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Richard Yates: Chronicler of Disappointed Lives

Andrew Madigan By Andrew Madigan Published on October 17, 2017
This article was updated on November 18, 2017

Richard Yates is one of the 20th century’s great writers, but he wasn’t famous, never sold many books, and lived his final years alone in a shabby Alabama apartment. By the time of Yates’ death, 25 years ago, all his books were out of print. His New York Times obituary was headlined “Chronicler of Disappointed Lives.” The first sentence alluded to “novels about self-deception, disappointment and grief.” Yates’ own story, like his fiction, is both compelling and unsettling.

The Life

Yates was born in Yonkers, New York, 1926. His parents fought often and viciously, divorcing when he was three. Afterward, he lived with his mother and sister, rarely seeing his father. They moved frequently, never settling in one place for long. Money was always an issue, but somehow his mother found enough coins between the seat cushions to send him to boarding school in New England. Ruth—his mother—was a sculptor who devoted most of her time to art and socializing, at least from her son’s perspective. She was an alcoholic in poor mental health who never made it as an artist. Yates was deeply bitter about his childhood. Domestic unhappiness would become the central theme of his work.

Yates’ high school years coincided with the Second World War. After graduation, he enlisted in the Army and was deployed to France, where he was assigned to the infantry. The fighting in Europe was winding down, but Yates saw a bit of action before the Armistice. Afterward, he went to Germany with the Occupation forces. Here, he caught tuberculosis and was given a small disability pension.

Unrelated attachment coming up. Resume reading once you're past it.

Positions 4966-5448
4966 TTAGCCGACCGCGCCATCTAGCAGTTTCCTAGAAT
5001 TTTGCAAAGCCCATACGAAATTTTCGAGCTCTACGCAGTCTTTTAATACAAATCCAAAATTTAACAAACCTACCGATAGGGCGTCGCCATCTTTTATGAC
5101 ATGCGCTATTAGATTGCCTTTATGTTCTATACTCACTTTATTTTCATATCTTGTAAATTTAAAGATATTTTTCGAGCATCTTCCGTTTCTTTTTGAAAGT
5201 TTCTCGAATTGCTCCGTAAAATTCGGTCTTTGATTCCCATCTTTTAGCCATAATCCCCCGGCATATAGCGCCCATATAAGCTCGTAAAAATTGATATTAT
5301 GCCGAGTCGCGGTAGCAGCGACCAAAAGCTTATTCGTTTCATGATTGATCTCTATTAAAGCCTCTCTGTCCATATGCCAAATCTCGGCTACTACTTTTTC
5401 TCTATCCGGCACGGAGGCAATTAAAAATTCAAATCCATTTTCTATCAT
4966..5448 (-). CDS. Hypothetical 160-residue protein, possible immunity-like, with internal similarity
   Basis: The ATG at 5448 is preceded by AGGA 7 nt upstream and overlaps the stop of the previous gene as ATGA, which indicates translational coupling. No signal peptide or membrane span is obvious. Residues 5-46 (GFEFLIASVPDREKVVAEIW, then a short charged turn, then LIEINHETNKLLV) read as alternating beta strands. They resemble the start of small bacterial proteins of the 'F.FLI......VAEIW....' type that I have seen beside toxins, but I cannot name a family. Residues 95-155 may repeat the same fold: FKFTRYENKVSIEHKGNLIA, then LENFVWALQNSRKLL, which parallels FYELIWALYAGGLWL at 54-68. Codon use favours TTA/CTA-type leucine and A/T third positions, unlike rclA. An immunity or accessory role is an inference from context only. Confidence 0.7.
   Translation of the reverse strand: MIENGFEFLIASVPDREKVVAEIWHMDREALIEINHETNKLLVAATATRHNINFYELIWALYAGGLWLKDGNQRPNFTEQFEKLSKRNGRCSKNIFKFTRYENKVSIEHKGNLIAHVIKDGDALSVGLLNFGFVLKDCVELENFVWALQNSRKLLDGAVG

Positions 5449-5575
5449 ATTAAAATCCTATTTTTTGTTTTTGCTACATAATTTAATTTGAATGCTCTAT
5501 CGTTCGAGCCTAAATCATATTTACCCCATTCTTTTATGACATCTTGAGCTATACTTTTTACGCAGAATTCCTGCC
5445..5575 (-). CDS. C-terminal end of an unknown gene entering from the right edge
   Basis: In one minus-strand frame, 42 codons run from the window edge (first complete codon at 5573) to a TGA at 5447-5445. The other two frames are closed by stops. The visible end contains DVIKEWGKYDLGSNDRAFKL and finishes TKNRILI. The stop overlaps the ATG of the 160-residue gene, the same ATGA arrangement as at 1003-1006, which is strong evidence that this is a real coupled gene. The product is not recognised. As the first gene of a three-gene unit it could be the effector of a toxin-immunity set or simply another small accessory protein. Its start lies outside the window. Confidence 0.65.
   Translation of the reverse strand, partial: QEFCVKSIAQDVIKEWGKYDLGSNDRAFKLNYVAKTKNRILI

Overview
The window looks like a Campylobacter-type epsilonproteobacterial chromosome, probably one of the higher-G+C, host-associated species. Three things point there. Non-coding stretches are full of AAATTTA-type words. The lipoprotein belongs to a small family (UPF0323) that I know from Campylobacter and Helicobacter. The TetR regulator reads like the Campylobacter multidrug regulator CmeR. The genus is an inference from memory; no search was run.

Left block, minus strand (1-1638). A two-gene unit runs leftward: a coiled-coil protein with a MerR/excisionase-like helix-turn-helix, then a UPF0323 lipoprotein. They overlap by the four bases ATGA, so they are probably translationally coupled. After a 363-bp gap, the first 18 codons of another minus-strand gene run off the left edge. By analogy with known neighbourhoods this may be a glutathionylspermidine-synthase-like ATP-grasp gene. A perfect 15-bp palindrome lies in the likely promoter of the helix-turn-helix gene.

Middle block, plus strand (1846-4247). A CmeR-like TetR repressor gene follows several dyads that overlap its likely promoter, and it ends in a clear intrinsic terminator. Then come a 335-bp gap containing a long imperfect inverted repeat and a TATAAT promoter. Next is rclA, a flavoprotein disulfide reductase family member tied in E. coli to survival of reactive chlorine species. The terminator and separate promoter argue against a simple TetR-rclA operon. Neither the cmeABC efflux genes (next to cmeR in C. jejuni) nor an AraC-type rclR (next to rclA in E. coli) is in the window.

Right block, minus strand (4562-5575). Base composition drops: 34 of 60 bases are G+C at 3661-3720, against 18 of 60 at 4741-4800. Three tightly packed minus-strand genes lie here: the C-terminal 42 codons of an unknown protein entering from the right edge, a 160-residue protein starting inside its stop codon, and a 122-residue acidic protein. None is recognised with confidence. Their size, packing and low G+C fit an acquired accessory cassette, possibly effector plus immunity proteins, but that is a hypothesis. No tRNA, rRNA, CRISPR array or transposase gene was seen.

In 1946, after being discharged, Yates returned to New York, where he worked as a journalist. He married Sheila Bryant two years later and, in 1951, sailed for Paris. He embodied the romantic, hard-living image of a writer—drinking and smoking incessantly, crammed into a shoebox apartment, working doggedly at the typewriter, lounging in cafés. Yates wrote short stories, slowly and carefully, sharpening his craft.

1953. Back to New York. Yates worked as a freelance copywriter for Remington Rand, which manufactured business machines. He and Sheila had two children, Monica and Sharon, but divorced in 1959. Monica was the inspiration for Elaine Benes, the Seinfeld character. Monica dated Larry David, the show’s creator. Yates himself is parodied in “The Jacket” episode, in which Elaine’s father appears—a grim, angry, unsmiling writer.

Yates wanted to write full-time, but fiction never paid the bills. He survived by teaching writing at Columbia, Wichita State, USC, the New School, the University of Alabama, Boston University and the Iowa Writer’s Workshop. Yates was a conscientious, beloved teacher who often went out for drinks with students. He was typically attired in Brooks Brothers suits, a habit he cultivated at boarding school. Yates never went to college or had money. He envied the upper class and was resentful about his own lot in life.

There were a few modest successes. Yates wrote the screen adaptation for a 1962 production of William Styron’s Lie Down In Darkness. Around the same time, he wrote speeches for the Attorney General, Robert F. Kennedy.

In 1968 Yates married Martha Speer. They had a daughter, Gina, and divorced after seven years. The longer he lived the more bleak, unhappy and isolated his life became. Novelist Robert Stone reflects on his friend’s solitary existence in Boston:

The apartment was kept tidy and Spartan: he had two tables he used as desks, a typewriter, a radio tuned to classical music stations, and a television set on the floor that he never plugged in. Without fail, he wrote every day, breaking only for meals at a restaurant called Crossroads, dressed in a suit and tie. One time, he was…jotting something down on a napkin. When pressed, he bashfully revealed that he was listing the titles of his books.